“In many countries of origin and destination, return and reintegration is that part of the migration cycle that is not often subject to policy or programmatic interventions,” said the ILO-UN Women concept note.

Discussions of reintegration in ASEAN are often confined to issues of trafficking, said Reiko Harima, regional director of the Hongkong-based Mekong Migrant Network, which has engaged with the regional association on migrant workers’ issues.

It does not help that since ASEAN leaders signed the ASEAN Declaration on the Protection and Promotion of the Rights of Migrant Workers in 2007, the legally binding instrument that would give flesh to its provisions remains a mere aspiration. One such provision involves the reintegration of migrant labour.

This lack of progress reflects ASEAN’s inability to address the issue of unskilled, low and medium-skilled migrants. In fact, the ASEAN Community, specifically its economic pillar called the ASEAN Economic Community, excludes migrant workers from its blueprints to turn ASEAN into a single market and production base. It eases the migration of eight types of skilled professionals, such as doctors, but is silent on unskilled and lower-skilled workers.

The Philippines has the most developed policy and programmes for returning migrant workers among ASEAN countries, said Robertson. This is because its labour exports started in 1974, when workers began getting jobs abroad to escape hard times at home.

But how well the Philippines’ reintegration programmes have worked is unclear. The Centre for Migrant Advocacy says there is a need to expand them and ensure the inclusion of all migrant workers, regardless of skills.

A 2012 study by the ILO, titled ‘The Philippines and Return Migration: Rapid appraisal of the Return and Reintegration Policies and Service Delivery’, confirms this assessment: “(R)eturning workers have been of less concern to the (Philippine) Government over the years. For the longest time, the Philippine reintegration services were the weakest component in the Government’s overseas employment programme.”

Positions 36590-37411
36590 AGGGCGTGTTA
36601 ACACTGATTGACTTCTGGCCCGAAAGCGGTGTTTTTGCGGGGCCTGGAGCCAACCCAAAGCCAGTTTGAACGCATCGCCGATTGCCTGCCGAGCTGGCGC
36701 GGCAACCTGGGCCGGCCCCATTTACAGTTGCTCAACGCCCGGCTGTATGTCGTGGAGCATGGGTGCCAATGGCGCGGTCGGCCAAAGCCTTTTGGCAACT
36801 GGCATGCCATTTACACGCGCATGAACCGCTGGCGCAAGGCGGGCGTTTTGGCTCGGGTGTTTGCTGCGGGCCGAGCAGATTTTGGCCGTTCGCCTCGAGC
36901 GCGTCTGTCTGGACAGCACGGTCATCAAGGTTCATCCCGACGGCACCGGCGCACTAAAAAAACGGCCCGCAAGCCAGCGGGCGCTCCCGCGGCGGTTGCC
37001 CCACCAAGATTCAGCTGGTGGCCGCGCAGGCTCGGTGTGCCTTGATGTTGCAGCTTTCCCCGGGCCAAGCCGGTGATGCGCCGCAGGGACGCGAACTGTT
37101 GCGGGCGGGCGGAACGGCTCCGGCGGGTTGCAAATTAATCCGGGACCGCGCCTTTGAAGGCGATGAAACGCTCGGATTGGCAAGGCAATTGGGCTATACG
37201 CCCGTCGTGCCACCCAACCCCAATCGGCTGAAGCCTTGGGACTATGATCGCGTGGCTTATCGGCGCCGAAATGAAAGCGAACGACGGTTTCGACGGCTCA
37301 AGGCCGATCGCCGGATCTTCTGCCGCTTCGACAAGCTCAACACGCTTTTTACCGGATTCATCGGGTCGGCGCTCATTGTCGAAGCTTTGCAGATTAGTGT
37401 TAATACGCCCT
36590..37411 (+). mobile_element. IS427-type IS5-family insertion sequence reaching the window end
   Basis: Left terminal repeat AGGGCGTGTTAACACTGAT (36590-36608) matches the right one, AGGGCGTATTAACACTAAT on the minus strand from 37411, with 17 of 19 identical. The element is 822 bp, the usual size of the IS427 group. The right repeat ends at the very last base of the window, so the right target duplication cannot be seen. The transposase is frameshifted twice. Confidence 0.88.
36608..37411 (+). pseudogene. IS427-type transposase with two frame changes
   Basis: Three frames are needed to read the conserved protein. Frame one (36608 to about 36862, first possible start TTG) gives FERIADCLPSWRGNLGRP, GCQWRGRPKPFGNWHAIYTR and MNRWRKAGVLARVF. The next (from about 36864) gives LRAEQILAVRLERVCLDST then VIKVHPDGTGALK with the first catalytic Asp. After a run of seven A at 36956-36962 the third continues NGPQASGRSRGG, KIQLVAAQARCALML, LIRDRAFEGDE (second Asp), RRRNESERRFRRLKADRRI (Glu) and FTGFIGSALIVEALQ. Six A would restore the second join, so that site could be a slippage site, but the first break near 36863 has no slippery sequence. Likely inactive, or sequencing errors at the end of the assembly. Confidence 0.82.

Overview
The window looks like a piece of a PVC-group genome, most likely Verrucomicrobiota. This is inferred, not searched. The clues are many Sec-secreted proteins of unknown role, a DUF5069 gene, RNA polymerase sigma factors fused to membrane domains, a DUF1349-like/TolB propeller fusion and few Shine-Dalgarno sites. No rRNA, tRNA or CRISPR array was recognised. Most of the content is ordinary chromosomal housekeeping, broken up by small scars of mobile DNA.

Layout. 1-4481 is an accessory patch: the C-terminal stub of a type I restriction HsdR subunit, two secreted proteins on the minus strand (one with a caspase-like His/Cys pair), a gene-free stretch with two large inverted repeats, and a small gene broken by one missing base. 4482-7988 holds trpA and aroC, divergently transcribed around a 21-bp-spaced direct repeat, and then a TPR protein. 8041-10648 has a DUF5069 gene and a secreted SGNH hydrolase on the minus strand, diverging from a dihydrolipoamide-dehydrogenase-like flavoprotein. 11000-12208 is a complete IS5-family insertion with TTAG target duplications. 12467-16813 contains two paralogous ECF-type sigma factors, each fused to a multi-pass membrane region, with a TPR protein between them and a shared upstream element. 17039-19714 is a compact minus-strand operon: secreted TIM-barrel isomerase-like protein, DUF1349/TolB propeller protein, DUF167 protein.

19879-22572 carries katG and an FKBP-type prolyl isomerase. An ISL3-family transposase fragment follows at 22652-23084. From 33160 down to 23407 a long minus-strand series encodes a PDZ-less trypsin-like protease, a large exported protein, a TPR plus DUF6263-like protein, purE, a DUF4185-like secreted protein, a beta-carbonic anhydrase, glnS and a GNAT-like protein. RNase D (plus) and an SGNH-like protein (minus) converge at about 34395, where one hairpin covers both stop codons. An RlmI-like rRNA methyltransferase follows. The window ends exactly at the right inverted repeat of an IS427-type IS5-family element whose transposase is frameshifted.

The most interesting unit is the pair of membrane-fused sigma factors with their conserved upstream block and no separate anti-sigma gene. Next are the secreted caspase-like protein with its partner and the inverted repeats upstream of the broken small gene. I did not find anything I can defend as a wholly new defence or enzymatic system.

In the Mekong region, “Laos, Cambodia, Vietnam and Myanmar have done little or nothing for their migrant workers, and do little for them when they are overseas or when they return,” said Robertson.

For instance, many returned Cambodian migrant workers who suffered sexual and physical abuse in Malaysia, a major migrant destination, find themselves in difficult situations but get little support from the government or their communities.

“News reports have found some of these women shackled inside the house by their families to stop the women from destructive behaviour arising from untreated trauma they faced in Malaysia,” Robertson explained. Other returning migrants, like those in Laos and Vietnam, become targets of corrupt officials, he added.

Among Mekong countries, said Harima, even more important than the provision of reintegration services is the formulation and enforcement of sound, effective policies that boost economic growth and create jobs in order to draw overseas workers back home.

Harima recounted that some 220,000 migrant labourers from countries like Cambodia fled Thailand in the wake of the 2014 coup d’état, only to leave again two weeks later, when the political situation in their host country had stabilised. Eager to resume work in Thailand, they were wiling to endure exploitative conditions given the dire economic situation back home.

Still and all, a line must be drawn between voluntary and forced migration that arises from the lack of viable livelihoods at home. This highlights the need for migration policies and programmes, within countries and across the region, that facilitate the effective return and reintegration of migrant workers.

But although ASEAN could address cross-border migration issues, if it had more political will to do so, it has had “very, very little or limited impact on migration,” let alone reintegration, Harima said.

Likewise, while the ASEAN declaration on migrant workers puts the responsibility for ensuring the well-being of returning migrant workers squarely at the doorstep of labour-sending countries, labour and rights advocates say that labour-exporting countries have a role to play as well.